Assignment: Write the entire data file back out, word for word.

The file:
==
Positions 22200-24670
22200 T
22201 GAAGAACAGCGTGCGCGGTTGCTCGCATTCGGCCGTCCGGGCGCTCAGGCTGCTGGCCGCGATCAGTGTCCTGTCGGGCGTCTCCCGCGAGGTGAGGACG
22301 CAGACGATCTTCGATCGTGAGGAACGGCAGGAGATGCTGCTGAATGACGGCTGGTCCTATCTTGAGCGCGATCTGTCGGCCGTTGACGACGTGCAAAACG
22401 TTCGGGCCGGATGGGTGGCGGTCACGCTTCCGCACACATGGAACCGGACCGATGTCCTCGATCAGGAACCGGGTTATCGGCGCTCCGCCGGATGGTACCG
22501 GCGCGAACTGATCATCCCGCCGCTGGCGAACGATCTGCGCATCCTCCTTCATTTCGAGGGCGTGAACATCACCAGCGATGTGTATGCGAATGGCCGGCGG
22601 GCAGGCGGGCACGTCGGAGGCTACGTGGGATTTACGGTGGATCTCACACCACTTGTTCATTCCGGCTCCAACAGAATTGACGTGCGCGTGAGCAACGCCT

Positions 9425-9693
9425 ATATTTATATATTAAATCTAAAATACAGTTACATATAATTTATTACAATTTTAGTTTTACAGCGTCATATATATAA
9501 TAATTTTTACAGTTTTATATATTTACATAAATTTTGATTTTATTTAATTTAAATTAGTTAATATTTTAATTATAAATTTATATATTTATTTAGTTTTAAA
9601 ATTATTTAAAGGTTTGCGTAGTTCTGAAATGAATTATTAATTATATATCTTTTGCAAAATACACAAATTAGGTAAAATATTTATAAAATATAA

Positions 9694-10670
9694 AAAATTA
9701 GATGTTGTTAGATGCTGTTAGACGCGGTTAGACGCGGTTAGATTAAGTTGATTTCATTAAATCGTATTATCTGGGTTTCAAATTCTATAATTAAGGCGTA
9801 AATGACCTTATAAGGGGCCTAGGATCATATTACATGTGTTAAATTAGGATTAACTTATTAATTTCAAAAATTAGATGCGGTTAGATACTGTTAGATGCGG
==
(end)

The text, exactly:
Positions 22200-24670
22200 T
22201 GAAGAACAGCGTGCGCGGTTGCTCGCATTCGGCCGTCCGGGCGCTCAGGCTGCTGGCCGCGATCAGTGTCCTGTCGGGCGTCTCCCGCGAGGTGAGGACG
22301 CAGACGATCTTCGATCGTGAGGAACGGCAGGAGATGCTGCTGAATGACGGCTGGTCCTATCTTGAGCGCGATCTGTCGGCCGTTGACGACGTGCAAAACG
22401 TTCGGGCCGGATGGGTGGCGGTCACGCTTCCGCACACATGGAACCGGACCGATGTCCTCGATCAGGAACCGGGTTATCGGCGCTCCGCCGGATGGTACCG
22501 GCGCGAACTGATCATCCCGCCGCTGGCGAACGATCTGCGCATCCTCCTTCATTTCGAGGGCGTGAACATCACCAGCGATGTGTATGCGAATGGCCGGCGG
22601 GCAGGCGGGCACGTCGGAGGCTACGTGGGATTTACGGTGGATCTCACACCACTTGTTCATTCCGGCTCCAACAGAATTGACGTGCGCGTGAGCAACGCCT

Positions 9425-9693
9425 ATATTTATATATTAAATCTAAAATACAGTTACATATAATTTATTACAATTTTAGTTTTACAGCGTCATATATATAA
9501 TAATTTTTACAGTTTTATATATTTACATAAATTTTGATTTTATTTAATTTAAATTAGTTAATATTTTAATTATAAATTTATATATTTATTTAGTTTTAAA
9601 ATTATTTAAAGGTTTGCGTAGTTCTGAAATGAATTATTAATTATATATCTTTTGCAAAATACACAAATTAGGTAAAATATTTATAAAATATAA

Positions 9694-10670
9694 AAAATTA
9701 GATGTTGTTAGATGCTGTTAGACGCGGTTAGACGCGGTTAGATTAAGTTGATTTCATTAAATCGTATTATCTGGGTTTCAAATTCTATAATTAAGGCGTA
9801 AATGACCTTATAAGGGGCCTAGGATCATATTACATGTGTTAAATTAGGATTAACTTATTAATTTCAAAAATTAGATGCGGTTAGATACTGTTAGATGCGG